121212   Thu, 27 Dec 2012, 2:58am PST   Share   Quote   Permalink   Like   Dislike     Comment 20

Did you ignore the "Beau Biden, Delaware Attorney General, Sues Big Banks' Mortgage Registry" story?

JFP   Thu, 27 Dec 2012, 4:03am PST   Share   Quote   Permalink   Like   Dislike     Comment 21

121212 says

Did you ignore the "Beau Biden, Delaware Attorney General, Sues Big Banks' Mortgage Registry" story?

What is there to ignore? The suit was filed in 2011, and has had no effect on the real estate market.

JFP   Thu, 27 Dec 2012, 4:07am PST   Share   Quote   Permalink   Like   Dislike     Comment 22

RentingForHalfTheCost says

JFP says

Given the policies of the Fed, I think if you are waiting for a greater decline to buy, you are going to be waiting a long time.

I agree, at least 2 more years and think of all the rent money you will waist in 2 years! Buy now cause people in the BA are only getting richer and smarter.

Is this supposed to be a serious comment?

JFP   Thu, 27 Dec 2012, 4:24am PST   Share   Quote   Permalink   Like   Dislike     Comment 23

@donjumpsuit

Thanks. That's a helpful graph. I agree the CPI is flawed, but all indexes have problems. I'm also not sure that 140 is that unsustainable in the Bay Area given the continuing internet bubble.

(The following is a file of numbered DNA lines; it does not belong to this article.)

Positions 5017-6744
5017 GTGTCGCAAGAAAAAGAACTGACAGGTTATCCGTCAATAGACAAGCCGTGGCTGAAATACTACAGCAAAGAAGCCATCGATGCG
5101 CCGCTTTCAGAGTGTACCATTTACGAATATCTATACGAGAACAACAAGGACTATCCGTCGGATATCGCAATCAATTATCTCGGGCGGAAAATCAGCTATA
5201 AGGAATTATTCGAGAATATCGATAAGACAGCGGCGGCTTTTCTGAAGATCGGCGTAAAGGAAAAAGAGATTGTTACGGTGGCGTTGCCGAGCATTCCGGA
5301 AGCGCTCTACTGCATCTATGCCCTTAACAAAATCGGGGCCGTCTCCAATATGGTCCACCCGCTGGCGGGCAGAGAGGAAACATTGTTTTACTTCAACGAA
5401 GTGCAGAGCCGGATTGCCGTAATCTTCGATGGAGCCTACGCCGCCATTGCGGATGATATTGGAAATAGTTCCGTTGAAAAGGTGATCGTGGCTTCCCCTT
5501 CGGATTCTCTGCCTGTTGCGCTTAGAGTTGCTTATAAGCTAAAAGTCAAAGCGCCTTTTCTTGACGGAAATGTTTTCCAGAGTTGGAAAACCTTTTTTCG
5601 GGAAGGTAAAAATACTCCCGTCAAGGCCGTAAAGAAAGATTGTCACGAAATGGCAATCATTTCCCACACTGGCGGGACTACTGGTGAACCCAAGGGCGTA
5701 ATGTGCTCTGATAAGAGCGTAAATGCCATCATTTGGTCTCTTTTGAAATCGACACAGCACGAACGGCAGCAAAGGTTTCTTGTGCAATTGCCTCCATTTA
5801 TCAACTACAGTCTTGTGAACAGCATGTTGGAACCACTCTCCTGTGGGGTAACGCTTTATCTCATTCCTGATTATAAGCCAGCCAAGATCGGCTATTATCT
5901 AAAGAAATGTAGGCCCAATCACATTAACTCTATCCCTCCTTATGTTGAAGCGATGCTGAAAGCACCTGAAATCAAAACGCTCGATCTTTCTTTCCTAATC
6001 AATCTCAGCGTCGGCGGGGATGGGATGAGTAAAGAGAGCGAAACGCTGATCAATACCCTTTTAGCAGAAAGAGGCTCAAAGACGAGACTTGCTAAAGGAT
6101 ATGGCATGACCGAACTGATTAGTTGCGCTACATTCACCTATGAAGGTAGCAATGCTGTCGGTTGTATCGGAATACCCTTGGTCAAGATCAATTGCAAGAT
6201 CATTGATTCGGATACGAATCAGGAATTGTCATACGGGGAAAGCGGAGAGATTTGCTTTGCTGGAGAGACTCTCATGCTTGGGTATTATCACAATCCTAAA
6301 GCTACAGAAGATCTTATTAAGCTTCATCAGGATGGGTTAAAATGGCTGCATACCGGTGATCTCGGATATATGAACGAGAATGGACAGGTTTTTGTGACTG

bmwman91   Thu, 27 Dec 2012, 4:37am PST   Share   Quote   Permalink   Like   Dislike     Comment 24

JFP says

I'm also not sure that 140 is that unsustainable in the Bay Area given the continuing internet bubble.

If inventories stay where they are, house prices will continue their upward trajectory in the SFBA. There are EASILY more people with the financial resources and willingness to support much higher prices than there are decent properties available. Demand is probably somewhere between the historical norm or a little below that, but inventories are waaaaaay below the historical norm. So: supply

IF, and it is a big if, the government stops doling out easy-money loans or interest rates rise without being accompanied by inflation (which is somewhere between unlikely and impossible), things could reverse. It would knock out the entire segment of buyers that only care about the monthly payment on a house. If inventories were to increase back to historical norms, that would also put a roof over prices. For now, the Fed has been very effective at driving investors of all sizes into RE, and there is a lot of momentum there that will also keep pushing prices. Rising house prices are part of openly-stated public and monetary policy. Obama and Bernanke have outright said so. It'll take a big hiccup in the economy to diminish the efficacy of those policies.